In addition, the city church is still a burial place: the cemetery, which was formerly built around the city church, was moved in front of the city wall at the beginning of modern times. However, numerous tombs were created under the church that received members of the Darmstadt Princely House, clergymen and officials. The coffins of the landgraves buried in Darmstadt are located in the princely crypt under the choir .
There are various legends that tell of a corridor connecting the castle and the town church. This is said to have run directly underground and allowed the princes to visit the graves of their ancestors in the church without having to walk through the public marketplace. In fact, a tunnel begins under the princely crypt, but it is buried today. It is doubtful whether this led to the castle, since such a tunnel would have resulted in high costs and would have had comparatively little benefit.
It is more likely that the connecting route led over the battlements of the city wall. This finally began at the castle and also passed directly south of the town church.
The building history of the city church is difficult to understand today, at least for the early days. Due to the numerous structural changes and the subsequent creation of tombs under the church, structural traces of any previous buildings are difficult to find, so that one has to rely almost exclusively on text sources to reconstruct the building history in the Middle Ages . It was not until the 17th century that the appearance of the church could be understood through numerous city views and architectural drawings.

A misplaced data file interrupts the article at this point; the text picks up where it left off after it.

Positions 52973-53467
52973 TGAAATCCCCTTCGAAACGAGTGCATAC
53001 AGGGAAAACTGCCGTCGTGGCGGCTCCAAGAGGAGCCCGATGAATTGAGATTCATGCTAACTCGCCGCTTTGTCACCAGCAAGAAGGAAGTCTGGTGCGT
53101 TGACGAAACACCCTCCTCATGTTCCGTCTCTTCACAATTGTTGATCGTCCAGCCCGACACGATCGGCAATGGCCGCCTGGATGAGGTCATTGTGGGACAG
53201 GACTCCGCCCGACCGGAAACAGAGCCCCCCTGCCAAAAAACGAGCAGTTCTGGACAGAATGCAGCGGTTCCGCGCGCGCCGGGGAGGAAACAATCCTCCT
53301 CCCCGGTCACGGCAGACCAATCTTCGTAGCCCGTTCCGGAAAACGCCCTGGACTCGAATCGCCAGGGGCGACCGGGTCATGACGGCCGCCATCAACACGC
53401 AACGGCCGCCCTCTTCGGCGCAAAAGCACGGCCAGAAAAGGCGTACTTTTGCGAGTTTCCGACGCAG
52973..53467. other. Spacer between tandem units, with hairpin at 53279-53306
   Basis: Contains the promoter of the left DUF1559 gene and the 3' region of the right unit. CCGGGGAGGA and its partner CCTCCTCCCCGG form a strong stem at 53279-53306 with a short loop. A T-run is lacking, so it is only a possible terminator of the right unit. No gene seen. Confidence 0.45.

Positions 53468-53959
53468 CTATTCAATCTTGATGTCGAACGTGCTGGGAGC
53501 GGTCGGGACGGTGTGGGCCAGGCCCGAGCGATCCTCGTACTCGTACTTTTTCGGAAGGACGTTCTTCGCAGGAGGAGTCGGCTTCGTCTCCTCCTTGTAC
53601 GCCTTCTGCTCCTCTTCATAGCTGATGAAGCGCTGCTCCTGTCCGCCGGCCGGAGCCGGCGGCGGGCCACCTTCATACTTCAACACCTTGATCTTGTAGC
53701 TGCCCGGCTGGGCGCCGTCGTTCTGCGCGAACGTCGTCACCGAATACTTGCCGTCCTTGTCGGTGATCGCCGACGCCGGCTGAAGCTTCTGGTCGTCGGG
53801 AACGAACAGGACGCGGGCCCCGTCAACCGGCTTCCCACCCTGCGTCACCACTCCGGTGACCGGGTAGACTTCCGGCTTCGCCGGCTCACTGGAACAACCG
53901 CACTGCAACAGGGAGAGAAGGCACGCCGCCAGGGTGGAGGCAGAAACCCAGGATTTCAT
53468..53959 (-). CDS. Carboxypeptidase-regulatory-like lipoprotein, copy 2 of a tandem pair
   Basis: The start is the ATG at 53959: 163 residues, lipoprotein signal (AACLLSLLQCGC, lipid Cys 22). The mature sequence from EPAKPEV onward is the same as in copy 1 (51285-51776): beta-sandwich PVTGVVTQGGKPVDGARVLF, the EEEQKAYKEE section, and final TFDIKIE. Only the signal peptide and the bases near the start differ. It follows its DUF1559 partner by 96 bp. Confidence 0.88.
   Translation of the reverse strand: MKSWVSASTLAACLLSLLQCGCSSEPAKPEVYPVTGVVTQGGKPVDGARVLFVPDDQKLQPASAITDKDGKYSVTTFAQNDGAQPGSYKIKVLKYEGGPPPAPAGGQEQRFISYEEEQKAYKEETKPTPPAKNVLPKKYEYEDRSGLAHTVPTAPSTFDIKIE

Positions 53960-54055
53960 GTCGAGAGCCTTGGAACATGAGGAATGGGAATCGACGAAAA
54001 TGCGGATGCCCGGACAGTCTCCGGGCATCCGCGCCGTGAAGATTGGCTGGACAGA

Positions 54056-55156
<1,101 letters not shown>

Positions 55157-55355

Since when there was a sacred building on the site of today's church cannot be determined. A continuous development with the Darmundestat settlement is conceivable , which was first mentioned in the 12th century, but is probably much older. But it is also possible that the church was only developed from a chapel to its current form with the expansion of Darmstadt into a fortified city. This thesis is supported by the fact that the massive church building determined the course of the southern flank of the city wall and here, at the highest point of the old town, strengthened the Bessunger Tor.
Darmstadt was granted city rights in 1330 , and expansion of the city with city walls , moat and market square began soon thereafter . In 1369 there must have already been a chapel, which was released from the mother church in Bessungen that year and became an independent parish church . Until 1380 a church was then with nave , choir and tower built. It is unlikely that it met the city's expectations and demands for a long time. Expansions and conversions soon began. A characteristic in the history of building begins here. The church suffered from a lack of space well into the 19th century. Extensions were always made in response to pressure, in accordance with the taste of the time, but could never fully meet the demands on space and representation.
The exterior of the church remained unchanged until the 17th century. In 1479 Darmstadt became Hessian and thus the coats of arms in the city church were exchanged. The oldest preserved coat of arms of the city of Darmstadt on the vault of the choir dates from this time. In 1526 the church became Lutheran . The Marian patronage expired. The church became the property of the city. To this day the clear ownership structure of the church has not been clarified.